In the prison, Arbace continues to lament his cruel fate. (Arioso: Perché tarda è mai la morte). Artaserse, who has been doubting the guilt of Arbace, his long-time friend, all this while enters the prison to secretly release Arbace. Arbace is grateful for Artaserse's belief in him, and wishes Artaserse all the best before he leaves. (Aria: L'onda dal mar divisa). Artaserse believes that he is doing the right thing by releasing Arbace, and continues to believe in Arbace's innocence. (Aria: Nuvoletta opposta al sole).
Artabano arrives at the prison with Megabise and the other conspirators to look for Arbace. However, Arbace had already escaped and was nowhere to be found. Artabano thinks that Arbace has already been executed, and Megabise promises to help Artabano get his revenge as he poisons the sacred cup. (Aria: Ardito ti renda). Meanwhile, Artabano is devastated at the apparent death of his son, and swears to have his revenge by killing Artaserse. (Aria: Figlio se più non vivi).
Meanwhile, Mandane is conflicted by her feelings for Arbace. Semira enters and brings news of Arbace's apparent execution. Semira blames Mandane for being heartless, but Mandane too is devastated by the news of Arbace's death, and accuses Semira of not understanding her pain. (Aria: Mi credi spietata?). Semira realises that insulting Mandane has not made her feel any better. (Aria: Non è ver che sia contento). Meanwhile, Arbace sneaks into the palace to look for Mandane. Mandane is happy to see that Arbace is still alive, but at the same time cannot bring herself to forgive Arbace for killing her father. (Duet: Tu vuoi ch'io viva o cara).
At the venue of Artaserse's coronation, Artabano hands Artaserse the poisoned sacred cup. Artaserse, surrounded by his nobles, swears to maintain the rights, laws, and customs of his subjects and is about to pledge this by drinking from the sacred cup, unaware that Artabano has poisoned the drink. Semira enters the temple, still unhappy about Artaserse's decision to execute Arbace. Mandane arrives and brings news that Megabise and his fellow rebels had reached the palace entrance, but Arbace was alive and had already killed the traitor, thus saving Artaserse. This act confirms Arbace's innocence to Artaserse, and Artaserse gets Arbace to swear his innocence by drinking from the sacred cup. Artabano is now faced with seeing his son die or confessing the truth. He confesses to all that he has poisoned the cup, intending to kill Artaserse and that he had also assassinated Serse. Artabano then draws his sword and is about to kill Artaserse, but Arbace grabs the poisoned sacred cup and threatens to commit suicide by drinking from it if Artabano goes ahead. Artabano throws his sword away and is detained by the guards. Artaserse initially wants to execute Artabano for treason but Arbace pleads for mercy on Artabano's behalf. Artaserse, out of his love for Semira and his gratitude to Arbace, agrees to spare Artabano's life and condemn him to eternal exile instead. With Arbace's innocence proven beyond doubt, and both pairs of lovers reunited, the entire cast (including the dead Megabise) gathers on stage for the final chorus, as they celebrate the reign of a merciful and righteous king. (Chorus: Giusto re, la Persia adora).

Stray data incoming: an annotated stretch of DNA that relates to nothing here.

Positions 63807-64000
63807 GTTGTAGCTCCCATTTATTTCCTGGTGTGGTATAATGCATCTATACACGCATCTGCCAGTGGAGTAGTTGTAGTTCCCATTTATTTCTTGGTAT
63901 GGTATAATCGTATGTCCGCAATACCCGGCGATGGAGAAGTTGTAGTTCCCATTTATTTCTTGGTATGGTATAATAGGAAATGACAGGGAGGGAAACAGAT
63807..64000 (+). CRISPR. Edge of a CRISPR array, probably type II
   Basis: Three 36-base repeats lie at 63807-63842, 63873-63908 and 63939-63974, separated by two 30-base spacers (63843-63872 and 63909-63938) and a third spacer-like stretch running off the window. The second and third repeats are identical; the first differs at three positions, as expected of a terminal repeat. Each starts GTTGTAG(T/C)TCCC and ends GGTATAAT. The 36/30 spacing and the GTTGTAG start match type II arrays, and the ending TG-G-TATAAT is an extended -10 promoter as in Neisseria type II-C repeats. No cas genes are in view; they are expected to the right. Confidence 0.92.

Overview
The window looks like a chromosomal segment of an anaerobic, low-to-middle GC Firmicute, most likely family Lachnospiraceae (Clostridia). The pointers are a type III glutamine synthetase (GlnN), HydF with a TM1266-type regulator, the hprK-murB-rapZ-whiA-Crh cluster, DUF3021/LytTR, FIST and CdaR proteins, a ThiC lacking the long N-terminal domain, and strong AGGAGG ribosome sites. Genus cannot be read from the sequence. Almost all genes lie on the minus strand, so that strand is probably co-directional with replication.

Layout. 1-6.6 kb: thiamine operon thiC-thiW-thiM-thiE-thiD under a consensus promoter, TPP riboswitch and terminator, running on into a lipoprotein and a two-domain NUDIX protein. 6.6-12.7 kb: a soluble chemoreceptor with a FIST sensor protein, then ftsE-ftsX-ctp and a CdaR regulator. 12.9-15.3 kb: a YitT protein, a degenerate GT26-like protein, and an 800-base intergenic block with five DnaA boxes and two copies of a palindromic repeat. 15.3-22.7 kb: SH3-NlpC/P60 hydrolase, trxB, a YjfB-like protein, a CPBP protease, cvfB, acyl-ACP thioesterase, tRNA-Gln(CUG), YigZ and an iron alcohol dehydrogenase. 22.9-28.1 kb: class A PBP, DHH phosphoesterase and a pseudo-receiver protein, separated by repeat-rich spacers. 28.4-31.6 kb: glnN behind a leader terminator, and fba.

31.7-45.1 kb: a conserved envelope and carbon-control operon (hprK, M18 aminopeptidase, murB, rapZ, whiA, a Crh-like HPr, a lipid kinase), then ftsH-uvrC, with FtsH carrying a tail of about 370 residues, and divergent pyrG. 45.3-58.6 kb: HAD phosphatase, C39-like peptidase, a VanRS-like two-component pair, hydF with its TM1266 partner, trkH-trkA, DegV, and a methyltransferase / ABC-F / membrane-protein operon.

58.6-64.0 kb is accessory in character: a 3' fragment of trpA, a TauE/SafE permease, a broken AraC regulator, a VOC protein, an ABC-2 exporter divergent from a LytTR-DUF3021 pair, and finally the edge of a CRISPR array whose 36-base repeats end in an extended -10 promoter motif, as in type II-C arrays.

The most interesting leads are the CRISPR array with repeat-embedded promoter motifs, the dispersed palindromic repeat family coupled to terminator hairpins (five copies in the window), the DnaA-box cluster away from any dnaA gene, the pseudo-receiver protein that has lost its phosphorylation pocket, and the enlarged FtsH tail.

Vinci Artaserse, Concerto Köln, conductor: Diego Fasolis; Philippe Jaroussky (countertenor) as Artaserse, Max Emanuel Cenčić (countertenor) as Mandane, Daniel Behle (tenor) as Artabano, Franco Fagioli (countertenor) as Arbace, Valer Barna-Sabadus (countertenor) as Semira, Yuriy Mynenko (countertenor) as Megabise. Recording date: September 2011, release: 2012, Label: Virgin Classics
- Artaserse, about Metastasio's libretto
- Artaxerxes, 1762 opera by Thomas Arne, using an English translation of Metastasio's libretto
- Artaserse, 1774 opera by Josef Mysliveček
- "Conservati fedele", a 1765 concert aria by Wolfgang Amadeus Mozart using the text of the opera's first aria
- "Operatic Twins and Musical Rivals: Two Settings of Artaserse (1730)". Library.music.utoronto.ca. Retrieved 2013-09-09.
- "Vinci: Artaserse by Clive Paget, Limelight, 1 February 2013
- Casaglia, Gherardo (2005). "4 Febbraio 1730". Almanacco Amadeus (Italian)
- "Vinci: Artaserse – review" by Tim Ashley, The Guardian, 15 November 2012
- Martha Feldman, Opera and Sovereignty, Chicago: University of Chicago Press, 2009, 249.
- Leonardo Vinci: Artaserse, Parnassus Arts Productions booklet, 2013/14
- Signorini has also been referred to as an alto: "Raffaele Signorini", profile (French)
- Appiani has also been referred to as an alto: "Giuseppe Appiani", profile (French)
- Ossi had a vocal range from alto to mezzo-soprano: "Giovanni Ossi", profile (French)
- The Operas of Leonardo Vinci, Napoletano by Kurt Sven Markstrom, in Opera Series 2, Hillsdale, NY, Pendragon Press, 2007, ISBN 978-1-57647-0947